Quote Originally Posted by Bj÷rn Benckert View Post
    Think about it Christoffer.

    Here in Stockholm the cost to rent a LF or Monstro camera body is about equal to what any film worker charge per day. So the hair&makeup girl likely charge more than you pay to use a LF body...

    Then a simple calculation will tell you that any production that rent gear and has more than very few people involved has very little to gain on not using the absolute most capable cameras available. Thats something that will not change any time soon.

    And its not the human perception that is the limit. Thats wrong, basically you want to be able to shoot things that the human eye can not even see and be able to bring that into the spectrum that we can see and then have a picture that is still pleasing to look at. So yes, people will not be pleased when the camera is as good as your eye, they will still ask for more. I think its better to look at it as a endless game.
    Yes, of course we want the very best, but I think that you confuse what I say about final images with the acquisition specs of a system, this is common. The final images produced today has reached into diminishing returns where people really can't tell the difference, even professionals, between cameras of varying cost and specs. But for acquisition, we want, as you say, more specs to be able to work with the material in post into that final image. What I'm arguing for is that we don't stare blindly at just pushing these specs forward past what is rationally valuable for post-production. Here we have a cost versus quality balance of handling all that data, but we also have a balance between what is needed and what is not. The high-end systems today all give plenty of possibilities for the end result desired. We can improve more on it, of course, but if we blindly just stare at acquisition specs without regard of what is enough in regards to what we actually need, we blindly push technology forward instead of looking at other valuable areas of camera attributes, for example, camera body size and weight. Komodo is, in my opinion, much more of an innovation than pushing current high-end systems further in acquisition specs.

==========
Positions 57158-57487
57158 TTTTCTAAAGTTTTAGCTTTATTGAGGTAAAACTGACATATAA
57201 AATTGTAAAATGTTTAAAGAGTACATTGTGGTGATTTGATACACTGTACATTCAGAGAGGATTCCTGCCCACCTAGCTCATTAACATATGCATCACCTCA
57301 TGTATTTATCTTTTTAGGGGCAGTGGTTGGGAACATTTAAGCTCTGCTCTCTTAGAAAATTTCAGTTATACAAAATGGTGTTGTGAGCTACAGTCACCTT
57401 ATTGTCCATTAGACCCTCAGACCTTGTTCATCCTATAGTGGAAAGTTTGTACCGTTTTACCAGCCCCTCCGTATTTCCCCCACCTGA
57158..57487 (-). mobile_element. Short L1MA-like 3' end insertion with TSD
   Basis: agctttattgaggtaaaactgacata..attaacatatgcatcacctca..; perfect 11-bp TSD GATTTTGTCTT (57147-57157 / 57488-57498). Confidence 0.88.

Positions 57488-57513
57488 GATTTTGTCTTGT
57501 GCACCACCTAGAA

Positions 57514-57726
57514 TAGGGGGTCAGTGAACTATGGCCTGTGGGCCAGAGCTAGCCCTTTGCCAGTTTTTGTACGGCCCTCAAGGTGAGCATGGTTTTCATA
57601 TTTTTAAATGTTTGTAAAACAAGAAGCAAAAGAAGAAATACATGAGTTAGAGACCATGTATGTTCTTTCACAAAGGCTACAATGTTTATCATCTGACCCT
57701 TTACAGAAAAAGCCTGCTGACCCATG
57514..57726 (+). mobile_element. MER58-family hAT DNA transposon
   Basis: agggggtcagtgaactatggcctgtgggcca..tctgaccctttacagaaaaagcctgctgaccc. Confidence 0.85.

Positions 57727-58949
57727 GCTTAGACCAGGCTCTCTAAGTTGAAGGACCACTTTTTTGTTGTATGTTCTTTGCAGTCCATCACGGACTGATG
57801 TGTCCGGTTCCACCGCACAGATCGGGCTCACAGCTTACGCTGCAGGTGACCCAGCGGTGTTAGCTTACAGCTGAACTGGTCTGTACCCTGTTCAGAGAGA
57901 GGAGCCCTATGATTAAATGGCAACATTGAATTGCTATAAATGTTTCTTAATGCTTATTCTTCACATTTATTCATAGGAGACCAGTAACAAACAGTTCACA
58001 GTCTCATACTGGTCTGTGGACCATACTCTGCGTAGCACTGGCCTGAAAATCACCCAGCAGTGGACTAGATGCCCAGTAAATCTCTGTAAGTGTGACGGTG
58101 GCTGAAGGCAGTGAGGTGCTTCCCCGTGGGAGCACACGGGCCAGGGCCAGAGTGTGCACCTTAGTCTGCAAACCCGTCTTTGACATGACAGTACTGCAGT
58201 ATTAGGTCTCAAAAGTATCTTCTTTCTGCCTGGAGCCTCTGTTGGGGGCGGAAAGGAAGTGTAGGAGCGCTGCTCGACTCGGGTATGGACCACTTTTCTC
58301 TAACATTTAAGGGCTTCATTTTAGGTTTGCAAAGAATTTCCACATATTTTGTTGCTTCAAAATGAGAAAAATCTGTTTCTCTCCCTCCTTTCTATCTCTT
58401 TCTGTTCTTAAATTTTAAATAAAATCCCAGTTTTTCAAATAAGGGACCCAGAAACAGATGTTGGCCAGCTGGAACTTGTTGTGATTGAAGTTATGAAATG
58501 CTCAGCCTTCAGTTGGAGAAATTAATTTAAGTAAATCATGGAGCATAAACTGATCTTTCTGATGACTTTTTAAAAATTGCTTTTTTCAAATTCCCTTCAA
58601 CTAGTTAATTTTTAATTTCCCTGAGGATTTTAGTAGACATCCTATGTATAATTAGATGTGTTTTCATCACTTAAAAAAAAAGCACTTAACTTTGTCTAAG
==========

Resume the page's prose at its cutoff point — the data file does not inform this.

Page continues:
In what way would a 12K, 20 stops camera change your current final outputted image using a Monstro 8K? Or would it look similar, maybe even perceptively the same when people experience looking at the final result?

    I would say that specs which actually would change how we use cameras would be pushing dual-iso or maybe even tripple-iso features together with noise-free sensitivity up to ISO25000. This actually opens up possibilities for cinematography. Beyond that, there's very little now with high-end systems that actually would create such differences in the final image that makes it opening up possibilities. What is possible is not the same as what is needed and what you need is more important than what is possible.